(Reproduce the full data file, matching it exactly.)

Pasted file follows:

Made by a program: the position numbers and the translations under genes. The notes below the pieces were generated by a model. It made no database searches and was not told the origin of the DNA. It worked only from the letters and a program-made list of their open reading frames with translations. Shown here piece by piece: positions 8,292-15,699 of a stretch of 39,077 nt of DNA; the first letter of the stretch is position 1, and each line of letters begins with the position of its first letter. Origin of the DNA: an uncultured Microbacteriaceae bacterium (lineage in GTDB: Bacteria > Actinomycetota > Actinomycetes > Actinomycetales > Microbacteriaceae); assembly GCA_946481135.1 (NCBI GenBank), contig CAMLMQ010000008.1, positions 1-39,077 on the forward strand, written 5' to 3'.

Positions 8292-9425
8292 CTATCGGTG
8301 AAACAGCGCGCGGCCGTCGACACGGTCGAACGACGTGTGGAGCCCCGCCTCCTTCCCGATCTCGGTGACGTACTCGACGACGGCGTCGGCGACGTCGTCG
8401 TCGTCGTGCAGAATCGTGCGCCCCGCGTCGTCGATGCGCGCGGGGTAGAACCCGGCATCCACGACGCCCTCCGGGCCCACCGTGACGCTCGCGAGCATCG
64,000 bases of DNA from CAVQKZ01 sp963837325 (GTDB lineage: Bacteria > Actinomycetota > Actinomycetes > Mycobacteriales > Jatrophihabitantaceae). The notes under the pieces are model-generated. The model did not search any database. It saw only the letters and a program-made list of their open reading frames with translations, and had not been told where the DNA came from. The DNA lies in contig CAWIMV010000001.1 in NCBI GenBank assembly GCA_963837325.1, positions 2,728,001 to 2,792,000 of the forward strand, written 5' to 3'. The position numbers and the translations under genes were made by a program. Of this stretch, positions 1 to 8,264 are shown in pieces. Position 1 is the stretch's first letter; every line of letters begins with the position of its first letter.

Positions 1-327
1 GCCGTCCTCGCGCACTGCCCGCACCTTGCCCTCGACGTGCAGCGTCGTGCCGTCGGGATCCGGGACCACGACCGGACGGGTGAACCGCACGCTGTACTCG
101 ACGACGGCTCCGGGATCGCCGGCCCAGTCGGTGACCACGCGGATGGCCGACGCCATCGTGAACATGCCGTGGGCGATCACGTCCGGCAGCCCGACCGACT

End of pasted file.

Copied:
Made by a program: the position numbers and the translations under genes. The notes below the pieces were generated by a model. It made no database searches and was not told the origin of the DNA. It worked only from the letters and a program-made list of their open reading frames with translations. Shown here piece by piece: positions 8,292-15,699 of a stretch of 39,077 nt of DNA; the first letter of the stretch is position 1, and each line of letters begins with the position of its first letter. Origin of the DNA: an uncultured Microbacteriaceae bacterium (lineage in GTDB: Bacteria > Actinomycetota > Actinomycetes > Actinomycetales > Microbacteriaceae); assembly GCA_946481135.1 (NCBI GenBank), contig CAMLMQ010000008.1, positions 1-39,077 on the forward strand, written 5' to 3'.

Positions 8292-9425
8292 CTATCGGTG
8301 AAACAGCGCGCGGCCGTCGACACGGTCGAACGACGTGTGGAGCCCCGCCTCCTTCCCGATCTCGGTGACGTACTCGACGACGGCGTCGGCGACGTCGTCG
8401 TCGTCGTGCAGAATCGTGCGCCCCGCGTCGTCGATGCGCGCGGGGTAGAACCCGGCATCCACGACGCCCTCCGGGCCCACCGTGACGCTCGCGAGCATCG
64,000 bases of DNA from CAVQKZ01 sp963837325 (GTDB lineage: Bacteria > Actinomycetota > Actinomycetes > Mycobacteriales > Jatrophihabitantaceae). The notes under the pieces are model-generated. The model did not search any database. It saw only the letters and a program-made list of their open reading frames with translations, and had not been told where the DNA came from. The DNA lies in contig CAWIMV010000001.1 in NCBI GenBank assembly GCA_963837325.1, positions 2,728,001 to 2,792,000 of the forward strand, written 5' to 3'. The position numbers and the translations under genes were made by a program. Of this stretch, positions 1 to 8,264 are shown in pieces. Position 1 is the stretch's first letter; every line of letters begins with the position of its first letter.

Positions 1-327
1 GCCGTCCTCGCGCACTGCCCGCACCTTGCCCTCGACGTGCAGCGTCGTGCCGTCGGGATCCGGGACCACGACCGGACGGGTGAACCGCACGCTGTACTCG
101 ACGACGGCTCCGGGATCGCCGGCCCAGTCGGTGACCACGCGGATGGCCGACGCCATCGTGAACATGCCGTGGGCGATCACGTCCGGCAGCCCGACCGACT